With Luc Gabolde, Christian Cannuyer, Robert Solé
Conceived by Marie-Cécile Bruwier and Florence Doyen
Monday 29 Avril 2019, from 10.30 to 5.30 pm
As part of Heliopolis, the curators of the exhibition Marie-Cécile Bruwier and Florence Doyen designed a study day that combines architecture, history and urban planning at the Boghossian Foundation.
Luc Gabolde, Christian Cannuyer and Robert Solé, three specialists in Egypt, shed light on the history of this ancient city, the cradle of the new city created by the industrialist Edouard Empain.
The horizon of Ra: the orientation of the temple of Ra-Atum in Heliopolis
Lecture from 10:30 to 12:00 pm
The orientation of the temple of Heliopolis seems to be an unsolvable issue, particularly due to the scarcity of the vestiges and remaining clues. Furthermore, it does not seem self-evident that a calibration on a noteworthy calendar phenomenon such as a solstice could have been possible. Research carried out over the course of two seasons within the Egyptian-German mission in Heliopolis-Matariyeh finally yielded sufficient data to establish the azimuth of Ra-Atum’s temple quite precisely. It then seemed that a link could be established with the story of the foundation of the temple of Heliopolis by Senusret I, as it was transcribed on the Leather scroll of Berlin. Recent findings by A. Ashmawy and D. Raue on the Heliopolis site lead to the discovery of the vestiges of an ancient wall still in place, and helped corroborate this hypothesis.
An expert on the Theban region, Luc Gabolde is the Research Director at the French National Centre for Scientific Research (CNRS) and the co-director of the Franco-Egyptian Centre for Studies of the Karnak Temples (CFEETK). Using a multidisciplinary approach, Gabolde tackles the issue of the orientation of Egyptian temples in collaboration with astronomers from the Institute for Celestial Mechanics and Computation of Ephemerides (IMCCE). His current programmes of study concern the monuments of Amenhotep I, the atlas of Karnak’s obelisks, and the Eighteenth Dynasty in Saï (Sudan). In addition to giving lectures in Cairo, Geneva and Sydney, his work has been published in Dictionnaire des Dieux, Déesses et Démons, (“Dictionary of Gods, Goddesses and Demons”), the Revue d’Égyptologie (“Egyptology Review”) and the journal Les Cahiers de Karnak.
Coptic traditions relative to the Holy Family’s visit to the Heliopolitan region. Texts, iconography, devotions.
Lecture from 2 pm to 3:30 pm
The site of Matarieh, close to the ancient holy city of Heliopolis and now located in the northern suburbs of Cairo, was, in the 12th century and until modern times, a place of pilgrimage frequented both by Egyptian Christians – the Copts – and Muslims and Westerners. They came to worship a tree, which is said to have sheltered the Holy Family when they fled to Egypt. It is situated close to a spring and a garden of Torchwood trees, known for their miraculous origins.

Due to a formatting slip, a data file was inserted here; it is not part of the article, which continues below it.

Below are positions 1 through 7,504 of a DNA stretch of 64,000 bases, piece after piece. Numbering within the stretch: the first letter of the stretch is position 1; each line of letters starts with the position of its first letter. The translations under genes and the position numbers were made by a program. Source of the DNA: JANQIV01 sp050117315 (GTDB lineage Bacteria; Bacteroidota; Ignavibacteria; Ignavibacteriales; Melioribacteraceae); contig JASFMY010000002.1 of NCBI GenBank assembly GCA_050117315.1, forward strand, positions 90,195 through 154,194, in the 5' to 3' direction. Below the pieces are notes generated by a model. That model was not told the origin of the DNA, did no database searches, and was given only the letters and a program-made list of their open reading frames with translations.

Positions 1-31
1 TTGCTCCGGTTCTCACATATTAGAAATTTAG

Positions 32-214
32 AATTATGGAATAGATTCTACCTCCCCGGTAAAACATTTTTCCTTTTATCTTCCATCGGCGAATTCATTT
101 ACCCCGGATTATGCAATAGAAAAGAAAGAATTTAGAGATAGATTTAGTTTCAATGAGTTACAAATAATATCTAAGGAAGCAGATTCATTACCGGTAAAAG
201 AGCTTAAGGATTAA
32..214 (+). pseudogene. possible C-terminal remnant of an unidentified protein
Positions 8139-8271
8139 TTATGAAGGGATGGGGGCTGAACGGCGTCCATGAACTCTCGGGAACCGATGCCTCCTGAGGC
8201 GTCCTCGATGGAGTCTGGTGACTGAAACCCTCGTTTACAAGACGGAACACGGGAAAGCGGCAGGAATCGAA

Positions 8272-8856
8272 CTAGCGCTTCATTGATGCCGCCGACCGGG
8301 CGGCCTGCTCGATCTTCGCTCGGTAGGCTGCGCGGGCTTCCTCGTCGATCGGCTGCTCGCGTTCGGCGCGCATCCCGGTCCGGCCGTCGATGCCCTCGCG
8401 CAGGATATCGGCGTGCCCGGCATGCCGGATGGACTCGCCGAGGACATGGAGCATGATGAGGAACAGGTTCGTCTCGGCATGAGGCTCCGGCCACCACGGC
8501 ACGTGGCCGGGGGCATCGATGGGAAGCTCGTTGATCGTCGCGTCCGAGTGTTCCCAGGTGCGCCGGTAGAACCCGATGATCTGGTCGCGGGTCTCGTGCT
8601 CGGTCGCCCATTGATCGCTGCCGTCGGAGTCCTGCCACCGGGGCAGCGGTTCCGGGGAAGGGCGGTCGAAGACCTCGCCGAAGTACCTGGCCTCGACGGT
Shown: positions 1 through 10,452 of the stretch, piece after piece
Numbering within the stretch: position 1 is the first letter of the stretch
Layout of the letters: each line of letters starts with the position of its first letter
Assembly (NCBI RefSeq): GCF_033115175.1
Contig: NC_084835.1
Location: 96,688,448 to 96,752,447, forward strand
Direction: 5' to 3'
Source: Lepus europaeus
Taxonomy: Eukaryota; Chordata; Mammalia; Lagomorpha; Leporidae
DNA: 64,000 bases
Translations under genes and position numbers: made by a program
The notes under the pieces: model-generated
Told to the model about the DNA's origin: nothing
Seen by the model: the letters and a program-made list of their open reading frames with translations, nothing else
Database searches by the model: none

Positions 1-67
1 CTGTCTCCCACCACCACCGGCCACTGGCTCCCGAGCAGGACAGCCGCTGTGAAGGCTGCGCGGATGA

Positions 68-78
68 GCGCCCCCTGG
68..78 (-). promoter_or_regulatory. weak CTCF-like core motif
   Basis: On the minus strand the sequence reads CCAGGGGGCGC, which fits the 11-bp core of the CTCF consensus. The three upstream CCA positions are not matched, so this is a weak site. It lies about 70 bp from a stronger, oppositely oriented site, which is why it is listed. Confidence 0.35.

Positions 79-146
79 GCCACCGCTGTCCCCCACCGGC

Christian Cannuyer was born in Ath in 1957. He has a degree in history and in Oriental History and Philology from UCL; he also has a doctorate in Egyptology from the Lille 3 University. He has taught at the Faculty of Theology at the Lille Catholic University since 1991. He has been the president of the Royal Belgian Society of Oriental Studies since 1994, and is the Director of the Solidarité-Orient organisation, which aims to promote and support the Christian communities of the Near East. He is the author of numerous publications on Copts, the Christians of Egypt.
A little Alexandria
Lecture from 4 pm to 5:30 pm
The modern city of Heliopolis, created at the very beginning of the twentieth century in the desert north-east of Cairo, was not only a unique model of urbanism and architecture, bringing people from different religions and national origins together, it was also notable for its cosmopolitanism and warmth, even more remarkable than that of her bigger Alexandian sister.
A French writer and journalist of Egyptian origin, Robert Solé was born in Cairo in 1946 and lived in Heliopolis until he was seventeen. He worked at the daily newspaper Le Monde for more than forty years, where he notably was the correspondant in Rome and in Washington, and then became one of the editors-in-chief. He is the author of six novels published at Éditions du Seuil, including Le Tarbouche (1992) and Hôtel Mahrajane (2015). He has also written numerous essays and historical accounts, including L’Égypte, passion française (Seuil), Dictionnaire amoureux de l’Égypte (Plon) and Ils ont fait l’Égypte moderne (Perrin).
BOGHOSSIAN FOUNDATION – VILLA EMPAIN
Centre for art and dialogue between Eastern and Western cultures
Avenue Franklin Roosevelt 67
B – 1050 Brussels
18€ for the members of the Circle of the Villa
12€ for students under 26
Book your tickets online here
Lunch in the Café of the Villa
Book your table online
T. +32 2 627 52 30